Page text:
#### Results

I strip leading and trailing spaces, set all to lowercase, simplified URLs, and remove special characters and punctuation, but the results didn't improve. I suspect this outcome happens because the tweets are short, and they use special characters to add expressiveness. The model should learn these characteristics. Removing characters is removing features. Perhaps text preprocessing is relevant in other scenarios like sentiment analysis, where each training example is significantly longer.

After experimenting with all these changes, I sent the new version of my kernel, obtaining the following results:

12/12 [==============================] - 0s 8ms/step - loss: 0.5257 - accuracy: 0.7940
Test Loss: 0.5257421135902405
Test Accuracy: 0.7939632534980774

Source: Kaggle, own.

The final model looked like this:

model = tf.keras.Sequential([
encoder,
embeddings,  # Use masking to handle the variable sequence lengths
tf.keras.layers.Bidirectional(tf.keras.layers.LSTM(UNITS)),  # In this case UNITS will make UNITS-dim vectors for the LSTM hidden cells
tf.keras.layers.Dropout(rate=0.2),  # 1st round of tuning (v.5)
tf.keras.layers.Dense(UNITS//2, activation='relu'),  # 2nd round of tuning (v.6)
tf.keras.layers.Dense(1, activation="sigmoid")
])

model.compile(
loss=tf.keras.losses.BinaryCrossentropy(from_logits=True),
metrics=["accuracy"]
)

The public score I got was 0.78884, which improves the baseline score by almost 2%. This version helped me gain 183 positions on the leaderboard.

Kernel version: Six

Since I couldn't find any more hyperparameters to change, I decided to try another architecture: Multi-Layer Perceptron.

# Second try: Solve the challenge with an MLP

An MLP indeed produced better results, and since it has a simpler architecture, it ran smoothly locally and much quicker in Kaggle. The training took more epochs needing regularization techniques such as Early Stopping and Dropout layers.

As with RNNs, increasing the size of the training dataset to 95% helped a lot (the test dataset was the same as the validation set).

Architecture-wise, a simple two-Dense layer model produced acceptable results. I defined the model like this:

def create_sequential_model(units: int) -> tf.keras.Sequential:

model = tf.keras.Sequential()

return model

The text vectorization required most of the effort. I used the TfidfVectorizer method from sklearn and selected the top 10K features using the SelectKBest method also from sklearn:

# Inspired by Google's examples
def ngram_vectorization(
trn_data: pd.Series,
trn_lbls: pd.Series,
val_data: pd.Series,
tst_data: pd.Series,
prd_data: pd.Series
) -> tuple:

kwargs = {
'ngram_range': (1, 2),  # Use unigrams + bigrams.
'strip_accents': 'unicode',
'decode_error': 'replace',
'analyzer': "word",  # Split text into word tokens.
'min_df': 2,  # Min document/corpus freq below which a token will be discarded
}

vectorizer = TfidfVectorizer(**kwargs)

vectorization_trn_data = trn_data["keyword"] + "," + trn_data["location"] + "," + trn_data["text"]
vectorization_vld_data = val_data["keyword"] + "," + val_data["location"] + "," + val_data["text"]
vectorization_tst_data = tst_data["keyword"] + "," + tst_data["location"] + "," + tst_data["text"]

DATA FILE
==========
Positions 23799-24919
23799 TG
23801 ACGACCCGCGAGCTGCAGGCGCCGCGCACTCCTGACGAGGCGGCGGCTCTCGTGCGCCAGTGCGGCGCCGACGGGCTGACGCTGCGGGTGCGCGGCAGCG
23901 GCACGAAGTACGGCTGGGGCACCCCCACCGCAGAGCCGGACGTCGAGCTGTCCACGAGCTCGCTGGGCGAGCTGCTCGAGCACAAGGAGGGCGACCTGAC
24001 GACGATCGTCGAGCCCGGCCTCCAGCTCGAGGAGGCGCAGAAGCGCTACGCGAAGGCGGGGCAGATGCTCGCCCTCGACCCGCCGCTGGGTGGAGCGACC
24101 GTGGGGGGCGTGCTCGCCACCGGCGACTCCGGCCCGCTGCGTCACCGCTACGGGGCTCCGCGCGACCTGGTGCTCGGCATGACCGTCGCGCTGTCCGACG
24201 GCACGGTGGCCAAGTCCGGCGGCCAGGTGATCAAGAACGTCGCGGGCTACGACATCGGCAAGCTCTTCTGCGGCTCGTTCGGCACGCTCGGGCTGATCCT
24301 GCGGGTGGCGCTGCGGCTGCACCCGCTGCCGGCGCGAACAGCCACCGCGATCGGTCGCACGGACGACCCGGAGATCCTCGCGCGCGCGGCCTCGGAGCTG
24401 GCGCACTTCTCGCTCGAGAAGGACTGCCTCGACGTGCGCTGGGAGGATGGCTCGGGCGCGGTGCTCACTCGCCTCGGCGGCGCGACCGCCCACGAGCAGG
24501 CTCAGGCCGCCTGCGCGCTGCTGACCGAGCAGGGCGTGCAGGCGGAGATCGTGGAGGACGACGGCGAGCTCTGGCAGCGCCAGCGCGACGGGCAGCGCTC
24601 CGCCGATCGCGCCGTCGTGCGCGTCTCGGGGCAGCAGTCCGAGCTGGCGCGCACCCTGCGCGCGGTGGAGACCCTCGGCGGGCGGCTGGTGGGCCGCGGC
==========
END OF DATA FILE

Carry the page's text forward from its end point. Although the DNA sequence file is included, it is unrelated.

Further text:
vect_trn_ds = vectorizer.fit_transform(vectorization_trn_data)
vect_vld_ds = vectorizer.transform(vectorization_vld_data)
vect_tst_ds = vectorizer.transform(vectorization_tst_data)

vect_prd_ds = vectorizer.transform(prd_data)

#vocab = vectorizer.vocabulary_
#vocab_size = len(vocab)

# Select top 'k' of the vectorized features.
selector = SelectKBest(f_classif, k=min(TOP_FEATURES, vect_trn_ds.shape[1]))
selector.fit(vect_trn_ds, trn_lbls)

vect_trn_ds = selector.transform(vect_trn_ds).astype('float32')
vect_vld_ds = selector.transform(vect_vld_ds).astype('float32')
vect_tst_ds = selector.transform(vect_tst_ds).astype('float32')
vect_prd_ds = selector.transform(vect_prd_ds).astype('float32')

return (vect_trn_ds, vect_vld_ds, vect_tst_ds, vect_prd_ds)

The hyperparameter values that got me the best results were:

Learning Rate1e-5A smaller value got better results but increased the epochs and required regularization techniques.
Units64As with RNNs, funnel-shaped Dense layers produced better results. In this case (64-32).
Vectorizer's top features10KYou need to do some testing to determine the correct number of features.
PreprocessingNoDoing it got worse results, probably because some critical information is lost.
Use embeddingsNoI used a Keras vectorizer followed by a 128-dims embedding layer, but the accuracy didn't improve.

Surprisingly, this architecture, which doesn't consider information about the order of words (well, just the bigrams), performs better than the RNN. Why? Not sure, perhaps because the tweets in the training/test dataset are very simple from the linguistic point of view.

The public score I got was 0.79221, which is an improvement of almost 0.34%. It seems insignificant, but it helped me to gain 46 positions on the leaderboard.

Kernel version: Nine

# Shouldn't I use the same metric that judges use to evaluate the submissions?

After exhausting the possible changes to the hyperparameter values ​​for the MLP, I was ready to code a new architecture. But first, I had to work on the implementation of the F1 metric. I tried when I was working in the RNN, but I could not get it quickly, so I left it for later.

Implanting F1 presented some complications. This metric was available in TensorFlow, but it was removed because it calculated the values ​​per batch rather than per epoch. The values were rough estimates that could be misleading. The F1 score is also available as an addon, but it seems to suffer from the same problem. For this reason, it is safer to implement it from scratch.

We can implement a custom metric in two ways:

• Using a callback
• Creating an object that inherits from tf.keras.metrics.Metric and implementing its__init__, update_state,result, and reset_states methods.